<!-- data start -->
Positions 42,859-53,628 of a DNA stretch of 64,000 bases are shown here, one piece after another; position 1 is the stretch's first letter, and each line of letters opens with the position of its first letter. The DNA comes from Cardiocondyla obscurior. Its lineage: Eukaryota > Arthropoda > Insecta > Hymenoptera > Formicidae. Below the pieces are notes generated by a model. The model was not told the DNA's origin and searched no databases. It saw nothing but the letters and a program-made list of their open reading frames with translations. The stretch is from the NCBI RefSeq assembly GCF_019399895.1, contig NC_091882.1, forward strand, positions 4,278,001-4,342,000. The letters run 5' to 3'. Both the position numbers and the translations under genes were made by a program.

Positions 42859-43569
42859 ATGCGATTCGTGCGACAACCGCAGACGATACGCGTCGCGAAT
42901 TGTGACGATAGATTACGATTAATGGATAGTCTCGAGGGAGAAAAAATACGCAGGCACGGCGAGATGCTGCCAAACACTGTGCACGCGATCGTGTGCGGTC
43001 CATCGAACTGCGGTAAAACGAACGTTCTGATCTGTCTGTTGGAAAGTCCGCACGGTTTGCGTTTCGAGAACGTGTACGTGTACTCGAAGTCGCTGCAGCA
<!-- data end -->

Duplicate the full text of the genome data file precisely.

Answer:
Positions 42,859-53,628 of a DNA stretch of 64,000 bases are shown here, one piece after another; position 1 is the stretch's first letter, and each line of letters opens with the position of its first letter. The DNA comes from Cardiocondyla obscurior. Its lineage: Eukaryota > Arthropoda > Insecta > Hymenoptera > Formicidae. Below the pieces are notes generated by a model. The model was not told the DNA's origin and searched no databases. It saw nothing but the letters and a program-made list of their open reading frames with translations. The stretch is from the NCBI RefSeq assembly GCF_019399895.1, contig NC_091882.1, forward strand, positions 4,278,001-4,342,000. The letters run 5' to 3'. Both the position numbers and the translations under genes were made by a program.

Positions 42859-43569
42859 ATGCGATTCGTGCGACAACCGCAGACGATACGCGTCGCGAAT
42901 TGTGACGATAGATTACGATTAATGGATAGTCTCGAGGGAGAAAAAATACGCAGGCACGGCGAGATGCTGCCAAACACTGTGCACGCGATCGTGTGCGGTC
43001 CATCGAACTGCGGTAAAACGAACGTTCTGATCTGTCTGTTGGAAAGTCCGCACGGTTTGCGTTTCGAGAACGTGTACGTGTACTCGAAGTCGCTGCAGCA